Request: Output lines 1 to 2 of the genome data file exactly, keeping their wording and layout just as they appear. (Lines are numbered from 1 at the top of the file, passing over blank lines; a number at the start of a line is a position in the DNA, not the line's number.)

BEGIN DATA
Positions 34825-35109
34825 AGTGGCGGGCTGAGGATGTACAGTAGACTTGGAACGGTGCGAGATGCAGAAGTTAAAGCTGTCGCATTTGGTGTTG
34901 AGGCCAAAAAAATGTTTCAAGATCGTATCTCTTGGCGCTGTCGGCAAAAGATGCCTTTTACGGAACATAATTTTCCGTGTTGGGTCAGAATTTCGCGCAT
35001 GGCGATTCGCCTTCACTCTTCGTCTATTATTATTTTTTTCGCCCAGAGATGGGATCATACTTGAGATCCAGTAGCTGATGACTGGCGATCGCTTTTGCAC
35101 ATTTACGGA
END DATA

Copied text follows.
Positions 34825-35109
34825 AGTGGCGGGCTGAGGATGTACAGTAGACTTGGAACGGTGCGAGATGCAGAAGTTAAAGCTGTCGCATTTGGTGTTG